For code/output blocks: Use ``` (aka backtick or grave accent) in a single line before and after the block. See: http://commonmark.org/help/

Indicator development - missing a key piece



  • I'm still not sure when to use init and when to use next.

    The indicator I'm trying to build is simple.

    it's effectively: (i'm making up the actual formula, as this one is proprietary, but it's all regular variables off the data object)

    if the close > last close then x, if close < last close then y, if close == lastclose then 0

    effectively, what i want is:

    x = self.data.close - self.data.close(-1) * self.data.high
    y = self.data.close(-1) - self.data.close * self.data.high

    self.lines.myindicator = x if close > close(-1) else y if close < close(-1) else 0

    but that throws an error, and i'm really not sure where to start, there's so much about the indicators I don't really get at this point.

    bool should return bool, returned LineOwnOperation

    effectively - can I run boolean operations in init? if so, how? if not - then I guess I have to do this in next - but I run into trouble there too.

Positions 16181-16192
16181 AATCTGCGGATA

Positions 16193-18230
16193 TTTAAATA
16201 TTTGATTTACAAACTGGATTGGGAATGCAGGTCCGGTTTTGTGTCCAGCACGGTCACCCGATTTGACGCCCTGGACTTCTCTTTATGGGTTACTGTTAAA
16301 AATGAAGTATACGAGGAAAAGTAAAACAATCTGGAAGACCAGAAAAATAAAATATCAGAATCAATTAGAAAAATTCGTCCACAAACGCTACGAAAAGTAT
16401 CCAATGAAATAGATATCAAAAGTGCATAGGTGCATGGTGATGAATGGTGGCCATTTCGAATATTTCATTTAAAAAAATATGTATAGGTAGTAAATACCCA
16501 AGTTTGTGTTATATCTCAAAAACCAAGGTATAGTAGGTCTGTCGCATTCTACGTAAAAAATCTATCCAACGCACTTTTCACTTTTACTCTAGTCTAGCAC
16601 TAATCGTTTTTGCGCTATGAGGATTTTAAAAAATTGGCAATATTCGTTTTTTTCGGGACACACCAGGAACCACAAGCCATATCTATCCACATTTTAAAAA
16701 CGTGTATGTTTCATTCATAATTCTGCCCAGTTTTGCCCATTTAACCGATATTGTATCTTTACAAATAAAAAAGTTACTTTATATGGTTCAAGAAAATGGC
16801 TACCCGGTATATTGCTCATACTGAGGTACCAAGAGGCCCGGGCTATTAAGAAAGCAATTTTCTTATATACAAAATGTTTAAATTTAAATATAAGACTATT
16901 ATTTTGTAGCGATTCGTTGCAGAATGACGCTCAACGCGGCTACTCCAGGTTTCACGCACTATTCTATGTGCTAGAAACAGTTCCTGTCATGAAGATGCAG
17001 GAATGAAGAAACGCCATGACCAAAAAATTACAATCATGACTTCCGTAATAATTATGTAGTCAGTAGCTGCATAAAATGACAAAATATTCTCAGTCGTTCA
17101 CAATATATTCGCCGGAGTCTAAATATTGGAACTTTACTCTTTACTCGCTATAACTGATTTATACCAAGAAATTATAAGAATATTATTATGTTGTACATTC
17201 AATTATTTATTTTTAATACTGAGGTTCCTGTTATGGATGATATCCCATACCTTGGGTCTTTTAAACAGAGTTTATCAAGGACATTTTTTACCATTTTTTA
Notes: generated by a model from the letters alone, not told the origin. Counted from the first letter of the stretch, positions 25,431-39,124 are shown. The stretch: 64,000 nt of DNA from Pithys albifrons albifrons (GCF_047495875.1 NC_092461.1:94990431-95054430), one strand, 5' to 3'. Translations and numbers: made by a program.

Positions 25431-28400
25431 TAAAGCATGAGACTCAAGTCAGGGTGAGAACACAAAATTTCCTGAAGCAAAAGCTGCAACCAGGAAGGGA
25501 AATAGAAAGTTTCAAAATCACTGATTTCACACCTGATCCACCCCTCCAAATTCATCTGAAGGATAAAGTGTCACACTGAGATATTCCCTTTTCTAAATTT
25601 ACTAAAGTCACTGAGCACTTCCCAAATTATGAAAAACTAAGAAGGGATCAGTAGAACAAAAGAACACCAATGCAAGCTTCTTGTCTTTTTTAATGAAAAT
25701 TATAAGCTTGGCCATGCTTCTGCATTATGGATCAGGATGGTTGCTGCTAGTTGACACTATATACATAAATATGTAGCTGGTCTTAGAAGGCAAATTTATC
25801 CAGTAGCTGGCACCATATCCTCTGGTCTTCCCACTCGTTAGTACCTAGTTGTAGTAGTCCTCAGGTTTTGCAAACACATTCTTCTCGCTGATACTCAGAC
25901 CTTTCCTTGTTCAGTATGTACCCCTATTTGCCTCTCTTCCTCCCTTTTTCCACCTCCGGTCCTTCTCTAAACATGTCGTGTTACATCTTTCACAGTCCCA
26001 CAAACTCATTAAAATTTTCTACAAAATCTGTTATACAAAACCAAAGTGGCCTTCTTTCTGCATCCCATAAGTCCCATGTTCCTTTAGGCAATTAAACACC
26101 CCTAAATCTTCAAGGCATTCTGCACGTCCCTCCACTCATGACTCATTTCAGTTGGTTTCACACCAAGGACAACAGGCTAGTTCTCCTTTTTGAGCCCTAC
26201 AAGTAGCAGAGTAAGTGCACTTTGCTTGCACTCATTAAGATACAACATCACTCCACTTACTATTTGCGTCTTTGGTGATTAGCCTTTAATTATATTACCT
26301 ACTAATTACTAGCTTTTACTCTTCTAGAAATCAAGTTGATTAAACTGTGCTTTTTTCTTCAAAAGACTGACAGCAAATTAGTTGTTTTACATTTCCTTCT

• never mind, solved by using next


  • administrators

    @cemdev said in Indicator development - missing a key piece:

    x =  self.data.close - self.data.close(-1) * self.data.high
    y =  self.data.close(-1) - self.data.close * self.data.high
    self.lines.myindicator =  x if close > close(-1) else y if close < close(-1) else 0
    

    (Use ``` to quote code blocks)

    The above is almost ok for __init__. The problem being that not everything in python can be overridden and if ... elif ... else is one of those things. One needs to use backtrader.If (capital I to distinguish it even with from backtrader import *)

    See here: Docs - Platform Concepts, specifically the section Some non-overriden operators/functions

    With that in mind

    self.lines.myindicator =  bt.If(close > close(-1), x, bt.If(close < close(-1), y, 0))
    

    Which effectively says: if close > close(-1) then x elif close < close(-1) then y else 0



  • oh, that is EXCELLENT. Many thanks for the responses, especially on a sunday. i have it working with next, but i'll refactor with this, seems much cleaner.